Based on his experiences working for the CFPB, Rubin finds it doubtful that bureau management could be discriminating against its workers, although the statistic equal discrimination. The guidance issued by the CFPB last year charging that women and minorities paid markedly higher rates for auto loans disregarded many possible non-discriminatory factors such as different income levels, multiple showrooms operated by different dealers and different vehicle models purchased more often by certain groups.

The guidance issued by the bureau would be of little concern if it were not for the implied threat of investigation. Issuing guidance in this way allows the bureau to sidestep the normal administrative rulemaking process. Despite the fact that the Dodd-Frank Act specifically exempts car dealers from CFPB jurisdiction, the bureau presses on.

The lesson the CFPB must learn from its own disparate impact experience is this: “Statistics are complicated. Numbers don’t lie but people can often misinterpret them. Effect does not necessarily equal cause.” The most important question is whether the bureau will reconsider its commitment to the disparate impact doctrine after witnessing its flaws firsthand.

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National and State News
Lawsky’s Office Starts Taking Applications for the ‘BitLicense’
The Wall Street Journal (03/11/14) Vigna, Paul

N.Y. Department of Financial Services Superintendent Benjamin Lawsky announced on March 11 that his office is accepting proposals and applications for BitLicenses, which would allow Bitcoin exchanges to operate within the state. The licensure of exchanges would mark the first government oversight of the digital currency market space.

“The recent problems at Mt. Gox and other firms further demonstrate the urgent need for stronger oversight of virtual currency exchanges,” Lawsky said. Though the license itself does not yet exist, the DFS is expected to announce a framework later this year and allow for an open comment period of 60-90 days.

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Should States Fast-Track Foreclosures
DS News (03/07/14) Robins, Colin

A study published by the Federal Reserve Bank of Cleveland found that speeding up the process of foreclosure for vacant properties could result in states saving considerable sums. The study looked at Ohio and Pennsylvania, both of which use judicial foreclosure, and noted that they could save somewhere in the neighborhood of $24 million each by fast-tracking foreclosures. Because properties are left vacant for extended periods, they are more subject to vandalism, break-ins and damage. Additionally, health and safety hazards are a concern. Fast-tracking the foreclosure process allows potential homeowners to move in more quickly.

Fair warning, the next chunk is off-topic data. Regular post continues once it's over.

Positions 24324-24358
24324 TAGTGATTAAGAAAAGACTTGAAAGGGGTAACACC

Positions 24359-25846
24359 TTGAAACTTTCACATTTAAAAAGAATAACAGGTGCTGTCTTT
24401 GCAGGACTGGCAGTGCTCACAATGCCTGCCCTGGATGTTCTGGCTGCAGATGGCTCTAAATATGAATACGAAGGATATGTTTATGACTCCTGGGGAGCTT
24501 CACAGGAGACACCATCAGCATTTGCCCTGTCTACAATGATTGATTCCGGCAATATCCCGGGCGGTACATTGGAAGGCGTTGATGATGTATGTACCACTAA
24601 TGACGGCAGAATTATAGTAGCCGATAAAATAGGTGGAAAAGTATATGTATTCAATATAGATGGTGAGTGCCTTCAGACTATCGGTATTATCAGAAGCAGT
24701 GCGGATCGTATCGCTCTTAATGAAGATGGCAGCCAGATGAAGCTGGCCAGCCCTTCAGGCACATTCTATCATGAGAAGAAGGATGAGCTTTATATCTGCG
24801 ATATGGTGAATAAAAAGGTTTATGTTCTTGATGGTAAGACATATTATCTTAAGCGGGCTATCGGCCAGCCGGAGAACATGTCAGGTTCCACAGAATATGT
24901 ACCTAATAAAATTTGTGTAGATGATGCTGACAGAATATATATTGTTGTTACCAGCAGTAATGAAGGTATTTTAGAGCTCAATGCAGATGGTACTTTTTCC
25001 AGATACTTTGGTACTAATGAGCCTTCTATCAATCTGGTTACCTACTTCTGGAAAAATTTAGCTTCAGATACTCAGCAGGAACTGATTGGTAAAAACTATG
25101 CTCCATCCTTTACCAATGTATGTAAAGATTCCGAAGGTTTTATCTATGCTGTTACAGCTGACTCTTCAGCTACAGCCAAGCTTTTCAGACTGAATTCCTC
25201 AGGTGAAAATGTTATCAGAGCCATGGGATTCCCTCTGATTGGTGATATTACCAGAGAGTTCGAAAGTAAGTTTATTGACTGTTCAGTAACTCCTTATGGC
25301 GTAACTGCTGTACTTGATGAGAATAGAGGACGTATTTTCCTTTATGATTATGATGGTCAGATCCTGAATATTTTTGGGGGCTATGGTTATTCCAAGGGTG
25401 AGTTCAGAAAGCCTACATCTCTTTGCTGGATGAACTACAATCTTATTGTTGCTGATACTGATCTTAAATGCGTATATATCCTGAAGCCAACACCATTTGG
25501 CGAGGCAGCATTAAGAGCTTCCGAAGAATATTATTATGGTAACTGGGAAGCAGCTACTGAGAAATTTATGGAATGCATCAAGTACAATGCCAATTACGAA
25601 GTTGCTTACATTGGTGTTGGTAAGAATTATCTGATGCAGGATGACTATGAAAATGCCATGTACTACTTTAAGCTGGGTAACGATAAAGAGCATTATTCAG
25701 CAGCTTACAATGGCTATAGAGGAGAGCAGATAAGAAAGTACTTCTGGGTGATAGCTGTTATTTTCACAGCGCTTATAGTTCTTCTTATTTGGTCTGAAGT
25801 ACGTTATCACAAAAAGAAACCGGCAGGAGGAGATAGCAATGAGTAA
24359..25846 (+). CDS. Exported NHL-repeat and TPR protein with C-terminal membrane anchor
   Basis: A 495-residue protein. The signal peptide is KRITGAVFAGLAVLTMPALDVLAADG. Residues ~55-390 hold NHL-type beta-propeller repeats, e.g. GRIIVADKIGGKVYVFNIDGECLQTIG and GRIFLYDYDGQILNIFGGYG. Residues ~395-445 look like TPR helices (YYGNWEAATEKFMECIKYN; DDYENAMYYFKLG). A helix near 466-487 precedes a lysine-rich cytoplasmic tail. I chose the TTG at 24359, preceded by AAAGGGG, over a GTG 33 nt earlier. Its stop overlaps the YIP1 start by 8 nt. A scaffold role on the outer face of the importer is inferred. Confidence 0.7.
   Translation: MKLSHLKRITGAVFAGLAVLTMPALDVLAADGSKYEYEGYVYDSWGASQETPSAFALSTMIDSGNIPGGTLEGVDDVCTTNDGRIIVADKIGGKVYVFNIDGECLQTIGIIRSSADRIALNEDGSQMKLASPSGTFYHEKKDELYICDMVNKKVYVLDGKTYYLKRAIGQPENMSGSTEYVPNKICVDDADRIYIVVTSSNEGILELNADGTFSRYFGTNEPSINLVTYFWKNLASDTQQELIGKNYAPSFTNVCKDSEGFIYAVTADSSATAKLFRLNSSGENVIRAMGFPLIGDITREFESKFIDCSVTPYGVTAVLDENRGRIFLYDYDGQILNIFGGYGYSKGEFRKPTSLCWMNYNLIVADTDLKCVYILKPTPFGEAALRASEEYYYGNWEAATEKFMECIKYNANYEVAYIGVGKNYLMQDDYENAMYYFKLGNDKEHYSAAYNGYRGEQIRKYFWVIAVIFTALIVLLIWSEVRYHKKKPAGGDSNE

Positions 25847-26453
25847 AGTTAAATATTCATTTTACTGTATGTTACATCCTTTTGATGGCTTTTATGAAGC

The report noted that changing from a judicial to a non-judicial system can be challenging, as lawmakers strive to maintain the fine balance between meeting the needs of creditors and protecting the interests of consumers.

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Exeter Finance Corp. Welcomes New Members to Executive Team and Board of Directors
PR Newswire (03/11/14)

On March 11, Exeter Finance Corp., a specialty auto finance company based in Irving, Texas, announced that Steve Zemaitis and A.J. Wagner have joined the company’s executive team and board of directors, respectively.  Zemaitis has been in the subprime auto finance industry for nearly 20 years. He previously served as the chief credit officer and executive vice president of pricing  & analytics with Santander Consumer Holdings USA. With Exeter, he will play a key role developing strategy to maximize profitability and evaluate new growth opportunities.

Prior to his retirement in 2007, Wagner served as vice president of Ford Motor Company and the president of Ford Motor Credit North America. Currently, he is the president and CEO of AJ Wagner & Associates, LLC, a financial services consultancy company. He will serve on the board as an independent director along with Susan McFarland, who was appointed in April 2013.

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March 13, 2014

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AFSA Newsbriefs

AFSA Newsbriefs is a weekly executive summary of AFSA initiatives and consumer credit articles. AFSA Newsbriefs is free for members. Send an email to newsbriefs@afsamail.org to subscribe.

The American Financial Services Association, or AFSA, is the national trade association for the consumer credit industry, protecting access to credit and consumer choice. The association encourages and maintains ethical business practices and supports financial education for consumers of all ages.